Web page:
This collaboration began with a film clip: a trailer for the forthcoming film Albatross (now available to the public in its finished form), written and directed by artist Chris Jordan. It is one of those works of art that combines so much grief with so much beauty that looking away from it feels impossible. In this case, the story is about a remote island in the Pacific, the beautiful Laysan albatross, and the horrifying effects of the plastic that makes its way to the ocean and, carried by currents, gathers in a mind-bogglingly vast garbage patch. After watching the trailer, my friend Sara Parrilli and I each felt a deep need to respond. But how?
As artists—a poet and a painter—we decided to start a conversation with art. I would write a poem and send it to her; she would paint something and send it back to me. Neither of us had ever seen an albatross in person, but for weeks during our correspondence, our minds and hearts were consumed by these birds. In this way, we began to process the effect another work of art (the film) had had on us. In turn, we have shared this project in various ways with others, but this is the first time it has been published. We hope that our words and images reflect both the grief and the wonder we felt as we created them. As Sara has written, “In order to live our lives in a conscientious way while facing some of the dark realities of our time, we have to carry a bit of that weight with us throughout everyday life. But through art, we have the power to balance out the darkness through the presence of light.” May it be so.
— Hannah Fries
Albatross, 2,000 Miles from Shore
The imagination is an animal, anima, ten-foot wingspan and certain beak—
it goes where it goes on air and doesn’t
count days and nights are liquid like the sea.
• • •
Albatross, pelagic, passing through, ghost-
like—no, it’s the world’s a ghost: fog, spray, lift
of the gale’s invisible hand, and you,
insistent form, unbound, the lost mind’s gift.
Albatross at the Great Pacific Garbage Patch
Because squid and bottle caps and bags
Because what is not needed passes through
Because salt our companion
Because the egg cracks open the chick cries out a thousand miles away
Because our ancestors
Because the wind that brings us
Because when has anything not been food to someone
Because the sea is our body is the world inside us
Because how will we recognize the end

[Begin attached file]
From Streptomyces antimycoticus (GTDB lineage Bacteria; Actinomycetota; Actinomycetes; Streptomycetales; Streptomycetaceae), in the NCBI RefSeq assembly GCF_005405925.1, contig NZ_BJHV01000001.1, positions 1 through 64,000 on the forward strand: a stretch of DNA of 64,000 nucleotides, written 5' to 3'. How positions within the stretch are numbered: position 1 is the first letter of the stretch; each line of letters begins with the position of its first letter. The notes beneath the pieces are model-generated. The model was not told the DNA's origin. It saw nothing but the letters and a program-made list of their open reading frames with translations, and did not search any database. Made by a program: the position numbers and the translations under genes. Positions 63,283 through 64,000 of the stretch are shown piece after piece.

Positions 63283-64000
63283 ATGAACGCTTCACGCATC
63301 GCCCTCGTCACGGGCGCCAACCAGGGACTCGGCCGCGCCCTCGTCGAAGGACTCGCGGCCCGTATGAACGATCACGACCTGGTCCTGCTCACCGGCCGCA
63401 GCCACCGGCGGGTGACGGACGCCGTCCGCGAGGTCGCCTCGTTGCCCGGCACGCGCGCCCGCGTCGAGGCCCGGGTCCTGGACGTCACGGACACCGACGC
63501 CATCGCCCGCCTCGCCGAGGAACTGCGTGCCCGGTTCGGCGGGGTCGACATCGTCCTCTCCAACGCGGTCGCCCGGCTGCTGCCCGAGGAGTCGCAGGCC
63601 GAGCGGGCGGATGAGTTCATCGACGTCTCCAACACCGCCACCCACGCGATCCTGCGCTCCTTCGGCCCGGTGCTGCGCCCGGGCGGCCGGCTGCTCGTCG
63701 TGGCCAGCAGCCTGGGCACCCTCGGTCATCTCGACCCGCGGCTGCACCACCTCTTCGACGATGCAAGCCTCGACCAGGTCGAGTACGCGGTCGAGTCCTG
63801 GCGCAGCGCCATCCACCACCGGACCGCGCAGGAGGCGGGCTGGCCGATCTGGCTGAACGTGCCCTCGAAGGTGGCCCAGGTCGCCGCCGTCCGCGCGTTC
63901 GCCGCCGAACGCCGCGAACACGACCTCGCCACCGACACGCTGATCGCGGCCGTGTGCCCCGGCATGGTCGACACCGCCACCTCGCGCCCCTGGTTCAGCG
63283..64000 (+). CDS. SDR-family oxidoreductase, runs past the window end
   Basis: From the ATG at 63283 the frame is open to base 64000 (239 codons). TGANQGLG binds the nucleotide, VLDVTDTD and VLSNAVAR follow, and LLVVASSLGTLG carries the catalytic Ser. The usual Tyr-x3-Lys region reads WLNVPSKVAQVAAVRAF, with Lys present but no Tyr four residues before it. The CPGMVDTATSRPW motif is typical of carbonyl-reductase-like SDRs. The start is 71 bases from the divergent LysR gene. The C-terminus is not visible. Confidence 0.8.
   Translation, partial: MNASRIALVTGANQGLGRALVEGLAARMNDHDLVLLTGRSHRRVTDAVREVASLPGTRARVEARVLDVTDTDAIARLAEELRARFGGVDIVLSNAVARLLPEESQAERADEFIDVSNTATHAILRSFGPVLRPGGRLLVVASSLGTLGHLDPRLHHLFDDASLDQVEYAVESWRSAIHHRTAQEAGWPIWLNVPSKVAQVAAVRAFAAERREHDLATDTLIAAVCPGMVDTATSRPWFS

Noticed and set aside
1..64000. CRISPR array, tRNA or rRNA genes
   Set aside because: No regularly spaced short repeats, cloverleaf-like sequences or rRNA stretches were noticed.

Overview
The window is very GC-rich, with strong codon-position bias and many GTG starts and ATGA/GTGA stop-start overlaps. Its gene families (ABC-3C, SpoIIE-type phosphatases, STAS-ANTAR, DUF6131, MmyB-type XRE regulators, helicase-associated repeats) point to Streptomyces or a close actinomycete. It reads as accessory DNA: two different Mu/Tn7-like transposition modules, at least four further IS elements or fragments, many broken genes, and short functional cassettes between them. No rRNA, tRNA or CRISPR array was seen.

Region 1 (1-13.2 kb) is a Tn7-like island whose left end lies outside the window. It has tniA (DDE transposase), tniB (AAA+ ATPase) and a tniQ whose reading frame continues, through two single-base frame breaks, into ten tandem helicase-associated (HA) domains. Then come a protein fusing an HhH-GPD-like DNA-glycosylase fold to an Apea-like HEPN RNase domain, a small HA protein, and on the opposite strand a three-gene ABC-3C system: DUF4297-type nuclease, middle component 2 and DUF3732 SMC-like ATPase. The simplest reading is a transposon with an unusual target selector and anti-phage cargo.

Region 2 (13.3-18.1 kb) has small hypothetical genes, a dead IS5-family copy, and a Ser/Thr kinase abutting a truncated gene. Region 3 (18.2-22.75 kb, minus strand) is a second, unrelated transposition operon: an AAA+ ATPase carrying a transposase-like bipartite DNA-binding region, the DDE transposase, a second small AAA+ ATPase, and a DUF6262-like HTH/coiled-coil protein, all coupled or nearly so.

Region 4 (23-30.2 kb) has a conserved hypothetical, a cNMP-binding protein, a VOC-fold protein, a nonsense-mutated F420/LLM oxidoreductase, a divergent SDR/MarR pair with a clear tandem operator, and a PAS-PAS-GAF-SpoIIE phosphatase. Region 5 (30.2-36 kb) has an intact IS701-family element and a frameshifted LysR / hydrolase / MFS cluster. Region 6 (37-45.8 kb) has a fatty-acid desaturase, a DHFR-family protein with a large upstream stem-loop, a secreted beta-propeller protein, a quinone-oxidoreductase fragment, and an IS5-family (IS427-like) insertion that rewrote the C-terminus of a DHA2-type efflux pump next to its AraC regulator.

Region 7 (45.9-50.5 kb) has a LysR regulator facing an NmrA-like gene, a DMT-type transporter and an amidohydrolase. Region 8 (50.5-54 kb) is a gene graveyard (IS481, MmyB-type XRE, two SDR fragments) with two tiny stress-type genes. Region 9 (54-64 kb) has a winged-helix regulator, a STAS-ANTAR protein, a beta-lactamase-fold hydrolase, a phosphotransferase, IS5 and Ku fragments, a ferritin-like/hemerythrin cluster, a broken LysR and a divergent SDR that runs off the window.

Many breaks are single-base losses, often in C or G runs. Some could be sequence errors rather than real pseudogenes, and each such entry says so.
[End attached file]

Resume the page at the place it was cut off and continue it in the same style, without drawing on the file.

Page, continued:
One Chinese brother could drink the ocean
and hold it in, goes the tale, but only
just so long. Colored plastic churns
in the Pacific gyre, storm-gathered, broken.
And the albatross, too, drinks waves,
feeds bright bits to her chick
on the bottle-strewn shore. The chick’s body
is a mandala, symmetrically knit.
Soft down, wind-stripped, eyes eaten,
skin, weathered gone. Bones, brittle,
crack, and all gives back, gives way,
but this: plastic signature
in the gut’s place—the mandala’s
inverse, splayed—the undoing that persists.
The Albatross Mates for Life after Four Years at Sea
Yes, I have brought myself home—
see me dip my head.
How far is too far? Every moment the endless
and scooping out
their troughs with—look!—
these wings I spread before you.
It’s suddenly a dream: starlit
sky and whitecaps spitting silver
squid like slick offerings
to only me.
I hide my face beneath a wing.
There is no loneliness but stagnancy,
doldrum floating days
when stillness stifles.
Give me the hurricane.
Let me feel the click-clack
of your chittering beak—
the sound of you,
touch of you—more
See the smooth expanse of my throat!
I will trouble the sky
for wind to loft you.
Pierce the firmament, my love.
Let a billion throbbing stars rain through.
Like the horizon
over the sea,
the shell curves
around you. Light
from the other side.
sound of singing—
held to the ear.
The shell is
smooth and thin.
Can you stretch? Can you
Sara Parrilli works as an artist and arts teacher at the Hawthorne Valley Waldorf School in Ghent, New York. She recently published her first illustrative work, Through the Rainbow, written by Lou Harvey-Zahra and published by Floris Books. She is currently illustrating a second book.
All artwork by Sara Parrilli. Photo of Hannah Fries by Susan Quinn. Photo of Sara Parrilli by Maureen Cotton.